Was nothing personal...but it just sounds like an urban myth that has spread as fact.
 

outoftheknow

Moderator
Since the topic isn't specifically pure EV - as mentioned earlier PHEVs can indicate the best charger for you even if you have a full blown EV. My 2021 Outlander has about 11kW usable I think and here our GPOs are 10A but the charger is limited to 8A. I can see the power draw on my Enphase Envoy consumption monitor and it is indeed about 1.9kW. A full charge (including ramping down at high SOC etc) is 7.5 hours. A bit like range anxiety, many of my journeys are within the EV only range of the full battery. So far I haven't bothered looking at using the other socket for Chamedo public chargers - on long journeys I'll just let it do it's thing in hybrid/all engine modes most likely. No gain for me getting a home charger since I charge during the day when the solar is producing and limiting to 8A means I am less likely to draw from the grid when a cloud comes across.

My journeys and power needs would be "identical" with a pure EV. For long journeys I would use public charging. Starting at full or 25% on the short journeys makes no difference on those and on a long journey it increases the cost of charging if you start at 25%. Even if I had gone full EV this time, I wasn't planning a home charger. Even charging overnight would give me enough for all my usual (short) journeys every day. On a flat rate for electricity the cost is the same leaving it charging whenever it is at home. Using all home charging will still cost one quarter compared to my Skoda Superb 2.0TSI on these normal journeys. I can reduce costs for no capital outlay by charging on an off-peak rate (if I want to get one), or from solar whenever I can. The reductions are in real terms tiny. Any faffing with expensive home chargers will not save me thousands a year - far from it.

Sure access to cheap rates etc is attractive - I prefer to look analytically at the whole picture though and for my use the granny charger is fine. YMMV.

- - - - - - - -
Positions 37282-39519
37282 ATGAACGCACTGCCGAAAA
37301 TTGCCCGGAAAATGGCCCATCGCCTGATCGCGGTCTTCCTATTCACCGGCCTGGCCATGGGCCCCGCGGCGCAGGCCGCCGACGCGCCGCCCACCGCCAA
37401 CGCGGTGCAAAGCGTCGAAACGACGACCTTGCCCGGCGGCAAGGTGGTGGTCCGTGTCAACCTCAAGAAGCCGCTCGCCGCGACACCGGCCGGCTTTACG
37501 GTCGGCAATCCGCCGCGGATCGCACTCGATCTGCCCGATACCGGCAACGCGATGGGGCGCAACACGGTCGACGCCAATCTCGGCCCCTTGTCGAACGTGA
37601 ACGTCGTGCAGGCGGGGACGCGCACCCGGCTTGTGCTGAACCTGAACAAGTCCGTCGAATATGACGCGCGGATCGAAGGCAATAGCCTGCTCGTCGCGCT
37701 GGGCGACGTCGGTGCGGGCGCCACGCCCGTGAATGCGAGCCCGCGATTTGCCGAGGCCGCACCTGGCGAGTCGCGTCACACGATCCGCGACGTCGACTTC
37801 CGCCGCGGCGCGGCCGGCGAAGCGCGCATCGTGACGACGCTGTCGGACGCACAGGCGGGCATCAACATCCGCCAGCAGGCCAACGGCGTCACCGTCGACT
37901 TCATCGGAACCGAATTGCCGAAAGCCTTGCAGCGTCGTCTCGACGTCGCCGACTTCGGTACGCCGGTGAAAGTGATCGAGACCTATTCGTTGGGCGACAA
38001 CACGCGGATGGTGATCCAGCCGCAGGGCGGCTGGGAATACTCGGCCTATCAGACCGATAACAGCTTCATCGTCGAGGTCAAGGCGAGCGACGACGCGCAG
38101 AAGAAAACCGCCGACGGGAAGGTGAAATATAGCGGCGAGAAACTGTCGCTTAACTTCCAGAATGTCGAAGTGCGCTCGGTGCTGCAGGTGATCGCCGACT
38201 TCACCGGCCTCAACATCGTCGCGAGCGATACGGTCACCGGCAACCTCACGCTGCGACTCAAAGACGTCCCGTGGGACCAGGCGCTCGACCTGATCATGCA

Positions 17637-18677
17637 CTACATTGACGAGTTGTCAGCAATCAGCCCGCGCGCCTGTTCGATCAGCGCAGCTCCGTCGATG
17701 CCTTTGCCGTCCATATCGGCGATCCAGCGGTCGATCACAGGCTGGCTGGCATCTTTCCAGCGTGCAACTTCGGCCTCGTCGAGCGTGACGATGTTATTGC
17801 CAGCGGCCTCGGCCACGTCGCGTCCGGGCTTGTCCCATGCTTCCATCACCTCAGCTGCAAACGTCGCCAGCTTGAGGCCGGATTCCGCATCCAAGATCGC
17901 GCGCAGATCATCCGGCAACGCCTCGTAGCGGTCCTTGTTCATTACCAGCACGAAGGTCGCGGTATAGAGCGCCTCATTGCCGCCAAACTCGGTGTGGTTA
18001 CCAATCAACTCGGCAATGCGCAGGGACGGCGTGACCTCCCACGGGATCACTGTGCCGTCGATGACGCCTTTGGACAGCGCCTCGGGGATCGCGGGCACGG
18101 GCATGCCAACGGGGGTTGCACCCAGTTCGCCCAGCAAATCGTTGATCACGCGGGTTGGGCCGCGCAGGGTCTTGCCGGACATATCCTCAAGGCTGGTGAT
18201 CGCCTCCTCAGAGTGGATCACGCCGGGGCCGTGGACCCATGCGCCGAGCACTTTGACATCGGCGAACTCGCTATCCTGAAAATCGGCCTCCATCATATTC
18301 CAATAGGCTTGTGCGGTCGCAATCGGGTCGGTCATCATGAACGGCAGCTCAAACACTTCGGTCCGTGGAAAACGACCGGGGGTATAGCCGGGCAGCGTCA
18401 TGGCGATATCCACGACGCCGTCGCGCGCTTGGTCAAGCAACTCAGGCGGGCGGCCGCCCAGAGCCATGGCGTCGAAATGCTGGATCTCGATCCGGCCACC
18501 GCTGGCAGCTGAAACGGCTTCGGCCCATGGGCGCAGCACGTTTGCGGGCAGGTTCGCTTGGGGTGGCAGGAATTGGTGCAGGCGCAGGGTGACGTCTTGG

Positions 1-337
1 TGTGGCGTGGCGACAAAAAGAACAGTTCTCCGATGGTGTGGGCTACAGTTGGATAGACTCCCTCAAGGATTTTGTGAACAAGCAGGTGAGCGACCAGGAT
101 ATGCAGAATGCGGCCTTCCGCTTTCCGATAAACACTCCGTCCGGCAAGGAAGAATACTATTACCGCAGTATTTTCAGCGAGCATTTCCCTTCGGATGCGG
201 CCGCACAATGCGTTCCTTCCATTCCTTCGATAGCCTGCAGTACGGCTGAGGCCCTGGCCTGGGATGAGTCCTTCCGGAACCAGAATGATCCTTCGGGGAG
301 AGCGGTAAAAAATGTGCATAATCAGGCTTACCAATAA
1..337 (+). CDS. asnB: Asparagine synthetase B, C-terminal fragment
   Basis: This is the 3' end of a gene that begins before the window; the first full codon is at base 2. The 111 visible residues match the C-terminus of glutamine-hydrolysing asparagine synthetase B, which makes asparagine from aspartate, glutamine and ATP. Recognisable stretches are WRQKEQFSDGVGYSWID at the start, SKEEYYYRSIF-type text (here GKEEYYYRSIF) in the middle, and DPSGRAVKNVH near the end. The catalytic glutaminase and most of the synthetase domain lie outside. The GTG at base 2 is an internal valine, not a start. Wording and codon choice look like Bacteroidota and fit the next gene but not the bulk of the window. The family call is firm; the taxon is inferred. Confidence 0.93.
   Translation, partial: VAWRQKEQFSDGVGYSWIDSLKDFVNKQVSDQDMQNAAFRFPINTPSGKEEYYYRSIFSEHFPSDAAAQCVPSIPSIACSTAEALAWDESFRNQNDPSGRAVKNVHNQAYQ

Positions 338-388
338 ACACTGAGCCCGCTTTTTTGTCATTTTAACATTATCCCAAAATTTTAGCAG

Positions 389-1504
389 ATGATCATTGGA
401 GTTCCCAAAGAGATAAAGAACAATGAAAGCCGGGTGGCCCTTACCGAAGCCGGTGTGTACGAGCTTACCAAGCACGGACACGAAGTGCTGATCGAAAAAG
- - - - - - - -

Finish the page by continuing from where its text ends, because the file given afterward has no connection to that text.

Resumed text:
AMc

Distinguished Member
Since the topic isn't specifically pure EV - as mentioned earlier PHEVs can indicate the best charger

Sounds like we've come to similar conclusions.

My Golf GTE allows me to adjust the charge rate - I've set it at 10A, one notch below it's top limit as I don't see any reason to stress the battery or the connection. Charging at that rate makes the plug barely warm to the touch and the charger body is room temperature.
On the 3 pin granny charger it takes 3h 15m to fully recharge the battery.
I can easily slot that into the economy 7 hours or I can do it on peak rates and I'm still saving compared to using petrol for the same full electric journey.

On a 200 mile trip starting with a fully charged battery the reported fuel consumption was around 65mpg (IIRC).
If I start with the battery depleted so using standard hybrid modes I'm getting a reported 55mpg or so on similar long, fast runs with a fully loaded car. Not driving with any particular attention to economy.

The car's long term report suggests around 53mpg which chimes with my theory that the first 60K miles were done by a company car driver who seldom plugged in and did a lot of motorway mileage.

When/if we get our outbuilding converted and the drive rearranged I will probably get a faster charger installed. I imagine it will be feature that will attract people who can see there's not much public charging in rural Norfolk.